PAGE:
On 1 June, Cook “sent Lieutenant Gore in the Long-boat to York Island [Moorea] with Dr Munkhouse and Mr Sporing (a Gentleman belonging to Mr Banks) to observe the Transit of Venus, Mr Green having furnished them with Instruments for that purpose. Mr Banks and some of the Natives of this Island went along with them”.
According to Banks, Cook decided on three locations, “thinking that in case of thick weather one or the other might be more successfull than the [main] observatory”. Having arrived at Moorea, wrote Banks, Gore “fixd upon a Coral rock about 150 yards from the shore as a very proper situation for our Observatory; it was about 80 yards long and 60 broad and had in the middle of it a bed of white sand large enough for our tents to stand upon... Before night our observatory was in order, telescopes all set up and tried &c. and we went to rest anxious for the events of tomorrow”. The islet off Moorea was Irioa.
The next day, according to Cook, “Very early this morning Lieutnt [Zachary] Hicks, Mr [Charles] Clerk, Mr [Richard] Pickersgill and Mr [Patrick] Saunders, went away in the Pinnace to the Eastward, with orders to fix upon some convenient situation on this Island and there to observe the Transit of Venus - they being likewise provided with Instruments for that purpose”. They set up their instruments on the islet of Taaupiri.
The transit of Venus took place on 3 June. At Fort Venus the observers were Cook, Green, Solander and Molyneux. According to the last, John Satterley “attends the Clock & Thermometer”. Cook and Green used two Gregorian reflector telescopes made by James Short, supplied by the Royal Society. One of these telescopes had a micrometre made by John Dollond. Cook also had the reflector telescope that he had used in Grenville in Newfoundland, made by John Watkins. Solander also had a telescope.
The day, wrote Cook, “prov’d as favourable to our purpose as we could wish, not a Clowd was to be seen the whole day and the Air was perfectly clear, so that we had every advantage we could desire in Observing the whole of the passage of the Planet Venus over the Suns disk: we distinctly saw an Atmosphere or dusky shade round the body of the Planet which very much disturbed the times of the Contacts particularly the two internal ones. Dr Solander observed as well as Mr Green and my self, and we differ'd from one another in observeing the times of the Contacts much more than could be expected... the Thermometer expose’d to the Sun about the middle of the Day rose to a degree of heat (119) we have not before met with”. According to Molyneux, “no Indians was allow’d to come near us that nothing might disturb the Observation”.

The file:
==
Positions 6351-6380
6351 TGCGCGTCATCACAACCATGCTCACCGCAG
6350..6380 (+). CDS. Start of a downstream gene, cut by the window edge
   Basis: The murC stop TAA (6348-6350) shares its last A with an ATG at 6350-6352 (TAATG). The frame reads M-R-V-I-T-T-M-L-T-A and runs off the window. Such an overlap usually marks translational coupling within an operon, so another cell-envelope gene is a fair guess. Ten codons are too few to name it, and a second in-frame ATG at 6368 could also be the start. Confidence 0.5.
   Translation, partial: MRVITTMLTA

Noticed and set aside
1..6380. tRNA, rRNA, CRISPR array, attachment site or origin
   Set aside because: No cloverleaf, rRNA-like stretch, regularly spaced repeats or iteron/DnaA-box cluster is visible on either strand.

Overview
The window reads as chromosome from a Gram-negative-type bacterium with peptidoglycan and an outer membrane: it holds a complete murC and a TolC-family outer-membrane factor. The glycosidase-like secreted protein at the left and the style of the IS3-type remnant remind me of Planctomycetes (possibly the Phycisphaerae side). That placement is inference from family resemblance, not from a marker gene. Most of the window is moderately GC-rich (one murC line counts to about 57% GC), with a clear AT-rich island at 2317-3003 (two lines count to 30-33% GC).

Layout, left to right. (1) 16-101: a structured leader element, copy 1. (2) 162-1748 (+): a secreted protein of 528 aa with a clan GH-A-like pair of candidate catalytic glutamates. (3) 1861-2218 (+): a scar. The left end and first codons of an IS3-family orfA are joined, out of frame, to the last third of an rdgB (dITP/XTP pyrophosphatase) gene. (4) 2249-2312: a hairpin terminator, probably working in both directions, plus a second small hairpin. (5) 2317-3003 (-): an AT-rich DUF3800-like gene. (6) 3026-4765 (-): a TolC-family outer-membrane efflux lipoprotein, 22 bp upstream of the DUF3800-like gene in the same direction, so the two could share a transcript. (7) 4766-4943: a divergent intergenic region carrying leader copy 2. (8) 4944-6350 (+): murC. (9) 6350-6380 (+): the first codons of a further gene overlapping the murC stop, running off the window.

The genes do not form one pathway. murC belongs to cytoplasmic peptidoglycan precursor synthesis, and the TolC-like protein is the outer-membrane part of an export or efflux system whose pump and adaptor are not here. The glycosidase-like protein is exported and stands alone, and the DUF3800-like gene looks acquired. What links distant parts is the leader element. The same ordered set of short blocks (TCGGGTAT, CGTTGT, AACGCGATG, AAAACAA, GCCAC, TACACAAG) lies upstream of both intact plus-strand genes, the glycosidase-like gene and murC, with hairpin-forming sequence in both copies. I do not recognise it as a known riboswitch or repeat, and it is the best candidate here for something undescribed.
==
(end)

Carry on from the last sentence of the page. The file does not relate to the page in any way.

Banks did not take part in the actual observations. Instead, he “wishd success to the observers Msrs Gore and Monkhouse and repaird to the Island [Moorea], where I could do the double service of examining the natural produce and buying provisions for my companions who were engagd in so usefull a work”.
When Banks returned to Fort Venus on 4 June, he “heard the melancholy news that a large part of our stock of Nails had been purloind by some of the ships company during the time of the Observation, when every body was ashore who had any degree of comand. One of the theives was detected but only 7 nails were found upon him out of 100 Wt and he bore his punishment without impeaching any of his acomplices. This loss is of a very serious nature as these nails if circulated by the people among the Indians will much lessen the value of Iron, our staple commodity”. Archibald Wolfe received 24 lashes for the theft.
On 12 June, “complaint was made to” Cook “by some of the Natives that Jno Thurman and Jams Nicholson Seamn had taken by force from them several Bows and Arrows and Plated Hair, and the fact being proved upon them they were this Day punish’d with two Dozn lashes each”.
On 19 June, Cook “Punished James Tunley with 12 lashes for takeing Rum out of the Cask on the quarter deck”. Two days later, Cook “Confin’d Robt Anderson seaman for refuseing to obey the orders of the Mate when at work in the hold”.
Cook summarised the activities of 7, 8 and 9 June. “These three days we have been employ’d in carreening both sides of the Ship and paying them with Pitch and Brimstone, we found her bottom in good order and that the Worm had not got into it”. According to Molyneux, Endeavour was “Heel’d [on] the Larboard [port] side” first, and then “the Starboard side”. On 10 June, he “receiv’d orders to Survey the Provisions & cause 4 months Provisions of all Species to be stow’d”. Preparations were slow. On 15 June, Cook noted “having the people divided between the Ship and the Shore this Work as well as refiting the Ship goes but slowly on”.
On 23 June, “Manuel Ferrara Seaman a Portugese was missing, and I had some reason to think that he was gone with an intent to stay here”. Manoel Pereira returned saying he had been kidnapped.
On 20 June, Cook, “Got the Powder a Shore to air, all of which we found in a bad condition and the Gunner [Stephen Forwood ] inform’s me that it was very little better when it came first on board”. The next day “Empd drying the Powder geting on board Wood, Water &ca”.
On 26 June, Cook “set out in the Pinnace, accompined by Mr Banks and one of ye Natives with an intent to make the Circuit of the Island [of Tahiti] in order to examine and draw a Sketch of the Coast and Harbours thereof”.
Originally published in Cook's Log, page 47, volume 42, number 2 (2019).